DUBLIN. On virtually every corner stands a pub offering taps of liquid happiness, pale lager to dark stout, with an overwhelming emphasis on Irish-made offerings. At the forefront stands Guinness, the classic tipple that dominates the stout market both in Ireland and abroad. Tourists flock to Dublin pubs, especially in the Temple Bar area, lapping up pint after pint as thoroughly documented in multitudes of glass-raised-high social media posts. Craft beer enthusiasts do have alternatives to the Guinness hegemony, but finding the gems takes a little effort. Giving myself a 2km walking radius from downtown Dublin (as measured by Google Maps), I set about assembling a personal Top 5 list of craft beer pubs based on a selection character, lineage, and of course beer offerings.
#5 – Porterhouse
As the grandfather of the craft beer scene in Dublin — celebrating 20 years at its Temple Bar location — any list without the Porterhouse would be amiss. Go for the old school Oyster stout (yes, oysters are used in the brewing process) if you want something less common, or their lovely Wrasslers traditional stout which is true to form. For me, the Plain porter was a standout with its creamy soft bitter bite. Sure, venturing into the Temple Bar location means having to dodge the tourists who inundate the district, but it is worth skirting around them to grab a seat at the bar and make your way through the offerings.
#4 – J.W. Sweetman
Another Temple Bar favourite, J.W. Sweetman is notable for brewing its beers onsite, which makes drinking there just as local as one can get! With a cornucopia of cavernous rooms imbued with darkened wood, iron, and brass, J.W. Sweetman emanates an old school atmosphere. The beer offerings are straight forward — a few ales, a Belgian wheat, and a stout — but be sure to check out the cask on tap. Grab an upper-floor level table with a window view of the River Liffey, and pair one of their beers with the traditional Irish stew. You are sure to enjoy yourself.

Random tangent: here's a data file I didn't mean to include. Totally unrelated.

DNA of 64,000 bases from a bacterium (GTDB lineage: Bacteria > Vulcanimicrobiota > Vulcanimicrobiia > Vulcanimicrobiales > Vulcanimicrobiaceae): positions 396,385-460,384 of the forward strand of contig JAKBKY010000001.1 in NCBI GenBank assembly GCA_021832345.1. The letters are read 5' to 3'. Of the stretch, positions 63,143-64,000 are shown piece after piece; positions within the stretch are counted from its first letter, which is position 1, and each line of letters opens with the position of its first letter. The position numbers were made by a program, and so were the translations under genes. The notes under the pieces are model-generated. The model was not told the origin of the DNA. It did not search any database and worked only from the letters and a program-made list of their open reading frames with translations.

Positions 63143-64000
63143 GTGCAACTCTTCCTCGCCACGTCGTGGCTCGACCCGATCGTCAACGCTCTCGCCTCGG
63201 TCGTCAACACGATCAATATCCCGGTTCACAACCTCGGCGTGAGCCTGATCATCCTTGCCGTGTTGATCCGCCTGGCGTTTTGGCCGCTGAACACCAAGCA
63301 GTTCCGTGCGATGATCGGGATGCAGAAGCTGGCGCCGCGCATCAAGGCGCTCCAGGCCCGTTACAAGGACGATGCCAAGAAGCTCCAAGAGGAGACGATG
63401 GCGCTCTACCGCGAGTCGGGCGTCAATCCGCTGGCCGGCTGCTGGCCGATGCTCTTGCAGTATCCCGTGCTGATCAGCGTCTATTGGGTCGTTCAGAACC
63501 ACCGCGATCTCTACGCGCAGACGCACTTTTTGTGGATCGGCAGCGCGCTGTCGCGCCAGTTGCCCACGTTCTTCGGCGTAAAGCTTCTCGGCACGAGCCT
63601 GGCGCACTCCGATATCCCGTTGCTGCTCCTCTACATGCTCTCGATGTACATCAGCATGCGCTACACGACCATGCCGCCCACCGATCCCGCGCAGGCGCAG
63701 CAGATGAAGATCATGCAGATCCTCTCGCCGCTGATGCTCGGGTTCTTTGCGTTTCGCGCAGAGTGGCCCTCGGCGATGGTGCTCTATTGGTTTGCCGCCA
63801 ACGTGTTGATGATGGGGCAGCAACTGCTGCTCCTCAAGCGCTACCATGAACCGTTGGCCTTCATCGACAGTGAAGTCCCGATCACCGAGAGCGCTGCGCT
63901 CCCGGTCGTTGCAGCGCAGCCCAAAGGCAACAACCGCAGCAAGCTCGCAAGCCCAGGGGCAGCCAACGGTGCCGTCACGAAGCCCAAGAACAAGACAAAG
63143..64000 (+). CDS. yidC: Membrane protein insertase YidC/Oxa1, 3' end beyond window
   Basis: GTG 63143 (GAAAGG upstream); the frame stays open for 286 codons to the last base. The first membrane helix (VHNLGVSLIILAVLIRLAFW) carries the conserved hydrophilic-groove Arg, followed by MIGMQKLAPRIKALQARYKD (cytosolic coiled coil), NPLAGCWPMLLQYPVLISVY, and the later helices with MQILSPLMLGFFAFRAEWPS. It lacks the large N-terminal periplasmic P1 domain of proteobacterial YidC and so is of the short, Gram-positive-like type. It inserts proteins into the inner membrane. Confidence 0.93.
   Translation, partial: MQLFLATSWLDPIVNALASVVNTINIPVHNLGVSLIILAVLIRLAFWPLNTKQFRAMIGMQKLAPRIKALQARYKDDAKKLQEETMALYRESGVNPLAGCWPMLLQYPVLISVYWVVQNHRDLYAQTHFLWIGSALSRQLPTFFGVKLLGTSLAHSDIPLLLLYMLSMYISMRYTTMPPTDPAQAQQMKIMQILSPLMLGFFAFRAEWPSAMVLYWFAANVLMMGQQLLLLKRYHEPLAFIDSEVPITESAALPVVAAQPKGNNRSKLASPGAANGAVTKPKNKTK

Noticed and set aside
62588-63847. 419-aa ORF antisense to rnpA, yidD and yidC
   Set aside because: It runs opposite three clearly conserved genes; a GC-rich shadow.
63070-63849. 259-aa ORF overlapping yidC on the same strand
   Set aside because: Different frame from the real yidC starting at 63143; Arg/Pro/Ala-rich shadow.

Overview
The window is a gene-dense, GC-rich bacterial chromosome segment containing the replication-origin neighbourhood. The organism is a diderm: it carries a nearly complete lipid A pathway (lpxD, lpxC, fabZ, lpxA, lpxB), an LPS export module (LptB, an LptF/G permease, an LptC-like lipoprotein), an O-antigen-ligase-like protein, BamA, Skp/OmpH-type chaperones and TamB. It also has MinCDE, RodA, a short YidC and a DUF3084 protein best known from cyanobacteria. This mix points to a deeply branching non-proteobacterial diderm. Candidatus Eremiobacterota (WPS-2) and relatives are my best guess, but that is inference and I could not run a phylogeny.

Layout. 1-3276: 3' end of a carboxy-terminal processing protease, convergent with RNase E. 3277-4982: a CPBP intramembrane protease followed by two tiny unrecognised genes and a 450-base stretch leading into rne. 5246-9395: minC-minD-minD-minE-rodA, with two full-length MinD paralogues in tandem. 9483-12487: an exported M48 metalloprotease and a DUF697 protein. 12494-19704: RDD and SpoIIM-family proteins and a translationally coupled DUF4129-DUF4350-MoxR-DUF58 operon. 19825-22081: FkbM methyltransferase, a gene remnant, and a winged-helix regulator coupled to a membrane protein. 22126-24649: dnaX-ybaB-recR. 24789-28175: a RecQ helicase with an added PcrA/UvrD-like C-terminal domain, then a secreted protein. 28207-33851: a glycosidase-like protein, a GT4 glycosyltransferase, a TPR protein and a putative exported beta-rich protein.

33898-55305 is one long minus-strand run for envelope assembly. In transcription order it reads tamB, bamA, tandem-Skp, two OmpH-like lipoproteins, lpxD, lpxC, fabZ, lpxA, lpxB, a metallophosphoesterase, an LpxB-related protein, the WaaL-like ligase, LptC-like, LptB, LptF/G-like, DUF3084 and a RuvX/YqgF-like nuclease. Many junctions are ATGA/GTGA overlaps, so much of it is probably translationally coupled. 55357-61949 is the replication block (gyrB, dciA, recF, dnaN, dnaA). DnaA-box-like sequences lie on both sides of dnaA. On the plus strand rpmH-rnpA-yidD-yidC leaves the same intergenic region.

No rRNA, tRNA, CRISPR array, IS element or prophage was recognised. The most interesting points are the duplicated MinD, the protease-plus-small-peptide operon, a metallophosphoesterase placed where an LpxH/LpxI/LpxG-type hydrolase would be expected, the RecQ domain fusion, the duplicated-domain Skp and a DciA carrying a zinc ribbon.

#3 – Galway Bay
Another example of a brewery-owned pub (or, in this case, multiple pubs with a variety of names), Galway Bay offers its own beers at the forefront but does well in adding a selection of guest taps. The Black Sheep, with its rickety furniture and plentiful board games, could pass as a bohemian university café, making it a relaxing option to kick back and chat with friends. The food menu is also quite impressive. A bit east one finds the Brew Dock offering a similar selection of beers with a bit of a hole-in-the-wall vibe (that my first two choices of beer had both “just run dry” was a disappointment that I will not hold against the location — clearly they were in great demand!). Of Foam and Fury, a double IPA, is a must try for ‘hopheads’ and is revered by many as one of the best beers in Ireland as a whole.
#2 - L. Mulligan Grocer